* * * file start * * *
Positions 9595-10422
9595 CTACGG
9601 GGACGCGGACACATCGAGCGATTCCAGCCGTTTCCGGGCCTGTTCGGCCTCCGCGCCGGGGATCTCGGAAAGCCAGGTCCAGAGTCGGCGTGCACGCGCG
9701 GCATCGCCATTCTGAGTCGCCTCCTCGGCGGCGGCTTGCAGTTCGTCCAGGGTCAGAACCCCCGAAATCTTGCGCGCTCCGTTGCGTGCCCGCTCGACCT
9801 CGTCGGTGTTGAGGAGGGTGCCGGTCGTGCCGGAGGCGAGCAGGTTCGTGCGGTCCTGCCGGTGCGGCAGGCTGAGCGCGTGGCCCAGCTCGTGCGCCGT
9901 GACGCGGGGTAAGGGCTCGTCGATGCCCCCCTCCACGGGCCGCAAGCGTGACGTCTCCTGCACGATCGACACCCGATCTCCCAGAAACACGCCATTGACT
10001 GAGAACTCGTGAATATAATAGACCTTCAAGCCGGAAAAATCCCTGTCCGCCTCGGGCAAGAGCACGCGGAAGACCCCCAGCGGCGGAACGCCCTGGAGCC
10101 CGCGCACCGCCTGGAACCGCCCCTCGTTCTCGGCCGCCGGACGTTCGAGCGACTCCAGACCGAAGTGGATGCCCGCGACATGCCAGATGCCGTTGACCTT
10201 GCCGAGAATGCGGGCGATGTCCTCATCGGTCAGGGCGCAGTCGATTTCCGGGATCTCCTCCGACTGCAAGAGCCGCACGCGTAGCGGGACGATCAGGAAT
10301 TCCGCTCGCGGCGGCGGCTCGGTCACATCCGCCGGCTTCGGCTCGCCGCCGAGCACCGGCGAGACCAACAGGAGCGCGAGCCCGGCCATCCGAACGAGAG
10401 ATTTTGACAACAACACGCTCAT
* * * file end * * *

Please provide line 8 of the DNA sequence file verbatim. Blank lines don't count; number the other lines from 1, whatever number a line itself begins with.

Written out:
10101 CGCGCACCGCCTGGAACCGCCCCTCGTTCTCGGCCGCCGGACGTTCGAGCGACTCCAGACCGAAGTGGATGCCCGCGACATGCCAGATGCCGTTGACCTT